The final witness on Friday was Gary Farro, a bank executive who helped former Trump lawyer Michael Cohen set up the shell company he used to pay Daniels. Prosecutors are using his testimony to authenticate documents related to the transaction. His testimony will continue when the trial resumes on Tuesday morning.

Read a full recap of Day 8 of the Trump trial here →

Mitch McConnell’s next big fight

By Kristen Welker

Mitch McConnell has waged plenty of political battles in his decades as a senator — on campaign finance, against Barack Obama’s judicial picks, and, most recently, in support of aid to Ukraine in its war against Russia.

But the Kentucky Republican, who is stepping down as Senate GOP leader at the end of the year, sees an even bigger fight ahead for himself: the battle against isolationism inside his own party.

He teased it in this exchange with me for an interview that will air on “Meet the Press” this Sunday, when discussing his conversation with Ukrainian President Volodymyr Zelenskyy after Congress approved more aid.

McConnell: Well, he was grateful, because he knew that the big challenge was in my party. And I think he — it was nice of him to mention that we had a bigger vote than we did a couple months ago. I think there’s a growing feeling in the Republican conference in the Senate that the isolationist path is not a good idea.

And McConnell went into more detail later in the interview, telling me that, after he steps down as leader, he plans to spend his time fighting back against isolationism within the GOP.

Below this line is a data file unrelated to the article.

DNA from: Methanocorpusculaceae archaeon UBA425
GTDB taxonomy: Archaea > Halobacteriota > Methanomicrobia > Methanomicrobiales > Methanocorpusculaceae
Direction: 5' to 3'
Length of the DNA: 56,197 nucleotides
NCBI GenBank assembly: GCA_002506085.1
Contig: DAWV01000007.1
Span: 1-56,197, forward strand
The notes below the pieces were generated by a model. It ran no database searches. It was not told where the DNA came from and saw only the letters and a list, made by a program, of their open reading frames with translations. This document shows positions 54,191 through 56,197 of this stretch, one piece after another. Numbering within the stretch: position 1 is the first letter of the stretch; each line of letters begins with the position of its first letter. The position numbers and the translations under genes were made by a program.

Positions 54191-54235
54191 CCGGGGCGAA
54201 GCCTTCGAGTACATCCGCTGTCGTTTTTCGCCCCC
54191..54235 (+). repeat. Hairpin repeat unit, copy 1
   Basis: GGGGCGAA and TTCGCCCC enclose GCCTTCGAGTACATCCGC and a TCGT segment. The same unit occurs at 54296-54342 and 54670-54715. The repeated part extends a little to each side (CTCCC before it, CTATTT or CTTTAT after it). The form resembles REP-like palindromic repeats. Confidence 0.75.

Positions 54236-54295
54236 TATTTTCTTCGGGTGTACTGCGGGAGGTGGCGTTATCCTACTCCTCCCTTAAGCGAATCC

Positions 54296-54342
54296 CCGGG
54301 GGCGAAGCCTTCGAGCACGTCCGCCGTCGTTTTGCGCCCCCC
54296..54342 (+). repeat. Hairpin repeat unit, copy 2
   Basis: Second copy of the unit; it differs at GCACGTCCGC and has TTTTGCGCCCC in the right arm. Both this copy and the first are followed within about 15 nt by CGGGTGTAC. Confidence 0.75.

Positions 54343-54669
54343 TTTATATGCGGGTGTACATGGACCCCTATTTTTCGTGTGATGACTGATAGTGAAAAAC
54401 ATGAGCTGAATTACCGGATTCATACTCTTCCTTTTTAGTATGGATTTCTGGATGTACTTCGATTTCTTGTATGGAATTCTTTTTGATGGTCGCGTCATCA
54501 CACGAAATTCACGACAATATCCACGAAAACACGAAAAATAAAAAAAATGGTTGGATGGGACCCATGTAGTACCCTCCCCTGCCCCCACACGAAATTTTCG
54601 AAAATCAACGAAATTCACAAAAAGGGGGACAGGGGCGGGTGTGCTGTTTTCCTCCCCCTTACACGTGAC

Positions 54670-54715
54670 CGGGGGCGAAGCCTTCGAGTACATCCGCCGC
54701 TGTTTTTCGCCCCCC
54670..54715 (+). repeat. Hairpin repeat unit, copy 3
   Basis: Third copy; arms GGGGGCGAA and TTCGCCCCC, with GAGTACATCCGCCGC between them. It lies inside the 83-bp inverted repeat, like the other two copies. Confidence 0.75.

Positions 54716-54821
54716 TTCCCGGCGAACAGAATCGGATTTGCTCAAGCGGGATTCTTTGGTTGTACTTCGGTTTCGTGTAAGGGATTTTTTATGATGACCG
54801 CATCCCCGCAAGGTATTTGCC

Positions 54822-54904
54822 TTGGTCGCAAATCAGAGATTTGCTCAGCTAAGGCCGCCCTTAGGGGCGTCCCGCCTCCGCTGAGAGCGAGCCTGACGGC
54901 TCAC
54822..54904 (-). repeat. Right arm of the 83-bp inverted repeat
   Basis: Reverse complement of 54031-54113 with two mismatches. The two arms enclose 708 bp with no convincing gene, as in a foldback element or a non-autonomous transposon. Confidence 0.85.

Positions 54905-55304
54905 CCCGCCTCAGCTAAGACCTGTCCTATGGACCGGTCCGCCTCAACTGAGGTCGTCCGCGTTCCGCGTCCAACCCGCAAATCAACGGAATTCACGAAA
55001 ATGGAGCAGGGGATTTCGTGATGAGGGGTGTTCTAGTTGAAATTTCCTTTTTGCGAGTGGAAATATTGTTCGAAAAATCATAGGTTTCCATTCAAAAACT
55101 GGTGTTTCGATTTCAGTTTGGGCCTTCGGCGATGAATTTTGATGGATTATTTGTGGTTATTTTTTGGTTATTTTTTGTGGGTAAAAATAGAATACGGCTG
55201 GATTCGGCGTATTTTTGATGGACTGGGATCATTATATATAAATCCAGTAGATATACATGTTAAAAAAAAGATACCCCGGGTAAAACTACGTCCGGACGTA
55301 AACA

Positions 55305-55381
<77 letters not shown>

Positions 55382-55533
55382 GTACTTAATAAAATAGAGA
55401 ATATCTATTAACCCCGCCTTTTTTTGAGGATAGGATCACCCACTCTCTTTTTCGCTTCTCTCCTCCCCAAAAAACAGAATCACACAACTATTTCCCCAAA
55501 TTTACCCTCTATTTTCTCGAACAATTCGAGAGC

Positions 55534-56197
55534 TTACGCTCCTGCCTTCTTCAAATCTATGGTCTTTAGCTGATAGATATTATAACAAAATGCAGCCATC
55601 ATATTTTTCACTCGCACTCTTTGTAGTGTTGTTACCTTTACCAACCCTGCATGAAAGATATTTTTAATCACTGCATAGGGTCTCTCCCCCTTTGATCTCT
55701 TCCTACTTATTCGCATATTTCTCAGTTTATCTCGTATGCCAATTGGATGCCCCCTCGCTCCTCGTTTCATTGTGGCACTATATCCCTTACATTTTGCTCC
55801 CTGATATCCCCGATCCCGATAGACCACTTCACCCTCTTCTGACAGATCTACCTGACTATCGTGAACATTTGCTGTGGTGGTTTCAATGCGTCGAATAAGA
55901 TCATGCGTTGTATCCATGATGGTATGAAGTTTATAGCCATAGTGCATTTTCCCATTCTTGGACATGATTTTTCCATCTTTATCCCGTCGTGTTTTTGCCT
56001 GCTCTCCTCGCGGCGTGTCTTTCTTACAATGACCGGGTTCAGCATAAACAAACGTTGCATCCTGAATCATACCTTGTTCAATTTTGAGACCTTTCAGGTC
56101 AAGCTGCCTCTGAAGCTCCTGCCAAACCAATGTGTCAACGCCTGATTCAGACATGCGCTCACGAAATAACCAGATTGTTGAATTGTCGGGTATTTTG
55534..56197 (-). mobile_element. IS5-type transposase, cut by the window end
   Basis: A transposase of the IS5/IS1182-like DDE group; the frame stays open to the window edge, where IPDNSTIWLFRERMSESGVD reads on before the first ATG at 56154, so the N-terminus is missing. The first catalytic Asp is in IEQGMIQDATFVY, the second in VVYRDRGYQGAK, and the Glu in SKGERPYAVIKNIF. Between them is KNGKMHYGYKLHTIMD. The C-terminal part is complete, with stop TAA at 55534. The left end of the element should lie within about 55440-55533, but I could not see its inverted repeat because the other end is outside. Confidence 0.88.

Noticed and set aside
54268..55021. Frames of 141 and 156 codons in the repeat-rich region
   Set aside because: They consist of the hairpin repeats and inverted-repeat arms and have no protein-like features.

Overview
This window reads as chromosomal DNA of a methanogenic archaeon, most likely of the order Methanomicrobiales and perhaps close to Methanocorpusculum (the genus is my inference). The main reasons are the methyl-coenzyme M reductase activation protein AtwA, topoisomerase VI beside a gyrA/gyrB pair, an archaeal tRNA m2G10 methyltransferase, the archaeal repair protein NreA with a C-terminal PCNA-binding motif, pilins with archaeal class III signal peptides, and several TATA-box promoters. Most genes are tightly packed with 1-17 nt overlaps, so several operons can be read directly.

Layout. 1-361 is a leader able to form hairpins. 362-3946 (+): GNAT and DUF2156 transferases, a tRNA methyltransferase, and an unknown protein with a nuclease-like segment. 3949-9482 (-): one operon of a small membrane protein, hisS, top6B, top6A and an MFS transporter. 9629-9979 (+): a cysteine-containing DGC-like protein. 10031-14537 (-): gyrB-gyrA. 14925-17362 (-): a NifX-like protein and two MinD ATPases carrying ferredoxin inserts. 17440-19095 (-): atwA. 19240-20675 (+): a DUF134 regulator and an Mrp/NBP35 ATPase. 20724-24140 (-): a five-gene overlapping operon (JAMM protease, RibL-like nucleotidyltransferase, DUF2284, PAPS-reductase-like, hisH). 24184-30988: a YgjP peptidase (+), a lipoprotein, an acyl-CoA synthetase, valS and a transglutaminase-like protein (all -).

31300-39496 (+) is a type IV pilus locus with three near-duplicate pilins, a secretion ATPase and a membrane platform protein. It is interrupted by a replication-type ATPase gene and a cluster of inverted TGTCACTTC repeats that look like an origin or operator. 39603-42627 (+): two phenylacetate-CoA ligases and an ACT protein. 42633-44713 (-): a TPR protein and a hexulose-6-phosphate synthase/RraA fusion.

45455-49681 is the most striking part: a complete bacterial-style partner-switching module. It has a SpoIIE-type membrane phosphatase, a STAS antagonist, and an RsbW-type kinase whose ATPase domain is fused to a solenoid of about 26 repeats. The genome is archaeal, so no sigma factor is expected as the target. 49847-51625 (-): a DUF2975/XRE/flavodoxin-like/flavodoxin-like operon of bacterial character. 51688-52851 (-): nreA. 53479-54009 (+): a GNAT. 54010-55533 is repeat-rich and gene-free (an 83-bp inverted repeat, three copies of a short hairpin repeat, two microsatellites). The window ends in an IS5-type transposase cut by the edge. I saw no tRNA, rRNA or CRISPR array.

The challenge for McConnell: The Republican nominee for president has espoused an “America First” foreign policy, which many GOP lawmakers have embraced.

Case in point: More House Republicans voted against additional aid to Ukraine than voted for it. And these are relatively newer members of Congress — of the 112 House Republicans who voted against Ukraine aid, more than 70 were elected after 2016. And in the Senate, 10 of the 15 Republicans who opposed the aid package were elected after 2016.

McConnell could be fighting an uphill battle, with Republican critics of funding Ukraine, like Sen. JD Vance of Ohio, suggesting this is the last aid package that will pass Congress.

I asked McConnell about this and much more in our interview Sunday on “Meet the Press.”

That’s all from The Politics Desk for now. If you have feedback — likes or dislikes — email us at